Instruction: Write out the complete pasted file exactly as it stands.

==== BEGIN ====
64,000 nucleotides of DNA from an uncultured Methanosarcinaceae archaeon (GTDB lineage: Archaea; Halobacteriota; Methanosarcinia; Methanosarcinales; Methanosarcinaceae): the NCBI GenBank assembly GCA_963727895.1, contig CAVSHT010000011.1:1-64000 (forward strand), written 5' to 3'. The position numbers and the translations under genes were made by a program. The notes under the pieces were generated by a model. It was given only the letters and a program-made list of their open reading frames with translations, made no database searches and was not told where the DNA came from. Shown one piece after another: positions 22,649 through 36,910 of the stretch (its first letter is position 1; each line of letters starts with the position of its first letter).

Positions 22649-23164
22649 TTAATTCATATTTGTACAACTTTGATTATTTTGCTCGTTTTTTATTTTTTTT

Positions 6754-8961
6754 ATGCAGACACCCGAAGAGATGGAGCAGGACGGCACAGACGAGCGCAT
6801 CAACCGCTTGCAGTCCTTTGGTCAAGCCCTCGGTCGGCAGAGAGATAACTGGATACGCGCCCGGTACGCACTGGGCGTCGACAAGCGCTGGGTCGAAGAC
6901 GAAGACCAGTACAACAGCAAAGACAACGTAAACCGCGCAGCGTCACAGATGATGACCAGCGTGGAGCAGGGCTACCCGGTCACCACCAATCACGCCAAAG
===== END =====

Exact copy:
64,000 nucleotides of DNA from an uncultured Methanosarcinaceae archaeon (GTDB lineage: Archaea; Halobacteriota; Methanosarcinia; Methanosarcinales; Methanosarcinaceae): the NCBI GenBank assembly GCA_963727895.1, contig CAVSHT010000011.1:1-64000 (forward strand), written 5' to 3'. The position numbers and the translations under genes were made by a program. The notes under the pieces were generated by a model. It was given only the letters and a program-made list of their open reading frames with translations, made no database searches and was not told where the DNA came from. Shown one piece after another: positions 22,649 through 36,910 of the stretch (its first letter is position 1; each line of letters starts with the position of its first letter).

Positions 22649-23164
22649 TTAATTCATATTTGTACAACTTTGATTATTTTGCTCGTTTTTTATTTTTTTT

Positions 6754-8961
6754 ATGCAGACACCCGAAGAGATGGAGCAGGACGGCACAGACGAGCGCAT
6801 CAACCGCTTGCAGTCCTTTGGTCAAGCCCTCGGTCGGCAGAGAGATAACTGGATACGCGCCCGGTACGCACTGGGCGTCGACAAGCGCTGGGTCGAAGAC
6901 GAAGACCAGTACAACAGCAAAGACAACGTAAACCGCGCAGCGTCACAGATGATGACCAGCGTGGAGCAGGGCTACCCGGTCACCACCAATCACGCCAAAG